Health official doesn’t see need for new local laws to protect employees who refuse vaccination
By The Star Staff
Island Health Department official Iris Cardona said during a House Labor Affairs Committee hearing on Tuesday that actions by certain employers to force their employees to be vaccinated against COVID-19, under threat of being fired, contravenes the voluntary nature of vaccination.
She, in turn, pointed out that in situations where there is a threat to public health and the common welfare, there are other measures that can be implemented.
“It is necessary to point out that certain workers must comply with vaccination recommendations, such as the health sector,” Cardona said in a discussion of House Bill 795, which would ban discrimination in employment on the basis of a refusal to be vaccinated against COVID-19.
The pediatrician said it is not necessary to create new local laws since there are federal regulations that address discrimination and protect workers during the pandemic.
“The Equal Employment Opportunity Commission (EEOC) has released an updated and expanded technical assistance guide related to the COVID-19 pandemic, addressing issues arising under the federal equal employment opportunity laws,” she said.
Cardona noted that technical assistance answers questions about COVID-19 only from the perspective of EEOC laws and indicates that federal laws do not prevent an employer from requiring workers to be vaccinated.
“However, in some circumstances, federal law may require the employer to provide reasonable accommodations for employees who, due to a disability or religious belief, are not vaccinated,” she said.
The EEOC stated in its recommendations that, as a reasonable accommodation, an unvaccinated employee entering the workplace could wear a face mask, maintain physical distancing, or have the opportunity to telecommute or work from home.
In turn, the Health Department spokeswoman stressed that there are currently laws that establish minimum vaccination requirements. She referred to “[t]he origin of Law No. 25 of September 25, 1983, which establishes minimum vaccination requirements for public and private school students, and whose intention is to protect the health and well-being of the entire school community, by protecting them from contagious diseases that occur particularly in children,” she said.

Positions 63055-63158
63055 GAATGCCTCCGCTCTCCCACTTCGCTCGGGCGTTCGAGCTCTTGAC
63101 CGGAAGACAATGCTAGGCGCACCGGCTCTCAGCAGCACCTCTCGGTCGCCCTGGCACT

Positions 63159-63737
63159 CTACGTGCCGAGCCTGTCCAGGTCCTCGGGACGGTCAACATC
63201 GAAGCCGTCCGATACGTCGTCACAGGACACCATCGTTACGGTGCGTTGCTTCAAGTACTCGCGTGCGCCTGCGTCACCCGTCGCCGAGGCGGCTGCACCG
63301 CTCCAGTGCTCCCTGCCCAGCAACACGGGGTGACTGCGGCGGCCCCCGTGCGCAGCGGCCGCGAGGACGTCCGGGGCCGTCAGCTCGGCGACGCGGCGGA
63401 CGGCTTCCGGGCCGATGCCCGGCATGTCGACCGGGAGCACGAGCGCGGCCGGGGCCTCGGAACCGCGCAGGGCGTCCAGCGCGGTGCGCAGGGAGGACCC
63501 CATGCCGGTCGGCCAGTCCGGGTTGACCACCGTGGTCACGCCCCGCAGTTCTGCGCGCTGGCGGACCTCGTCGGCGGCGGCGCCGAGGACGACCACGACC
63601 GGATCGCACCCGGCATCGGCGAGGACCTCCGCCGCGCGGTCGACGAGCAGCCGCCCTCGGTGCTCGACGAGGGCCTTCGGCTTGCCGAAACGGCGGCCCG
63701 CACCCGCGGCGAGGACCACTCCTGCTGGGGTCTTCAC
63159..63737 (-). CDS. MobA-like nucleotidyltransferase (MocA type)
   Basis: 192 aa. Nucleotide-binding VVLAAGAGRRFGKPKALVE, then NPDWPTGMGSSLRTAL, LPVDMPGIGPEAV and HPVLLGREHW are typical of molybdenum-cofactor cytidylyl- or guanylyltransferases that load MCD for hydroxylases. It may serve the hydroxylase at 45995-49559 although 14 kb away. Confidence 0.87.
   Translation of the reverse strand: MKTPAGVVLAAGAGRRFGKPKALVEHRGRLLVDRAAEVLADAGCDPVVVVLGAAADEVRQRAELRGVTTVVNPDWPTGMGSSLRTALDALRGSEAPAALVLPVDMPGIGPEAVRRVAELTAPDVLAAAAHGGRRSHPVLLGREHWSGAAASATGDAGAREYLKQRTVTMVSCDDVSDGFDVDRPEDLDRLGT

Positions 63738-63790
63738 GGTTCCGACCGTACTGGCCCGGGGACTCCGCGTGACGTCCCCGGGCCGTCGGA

Cardona stressed that immunization with a safe and effective COVID-19 vaccine is a critical component in the strategy to reduce COVID-19-related illness, hospitalizations and deaths, as well as help restore social functions.
“Our mission is to stop the chains of transmission of the virus and delay contagion, with the aim of stopping the spread,” she said. “From the point of view of public health and as an agency with the constitutional duty to safeguard the health of the people, then it seems convenient to stimulate vaccination at all levels, provide the necessary information and education so that all Puerto Ricans have the opportunity to make an informed decision and receive the proven benefit of vaccines without the need for new local laws on aspects already taken care of by existing federal regulations.”
The state epidemiologist, Melissa Marzán, noted that within the surveillance of the Health Department there is an initiative entitled “COVID-Employer,” which offers support to employers on the protocols that must be followed in work settings.
“Among the measures, we continue to recommend the use of masks regardless of vaccination status,” Marzán said. “Hygiene stations and keeping your distance are recommended. In matters of community transmission, we recommend conducting tests for work teams. We do not rely on any single measure when it comes to creating communities where risks associated with COVID-19 can be minimized.”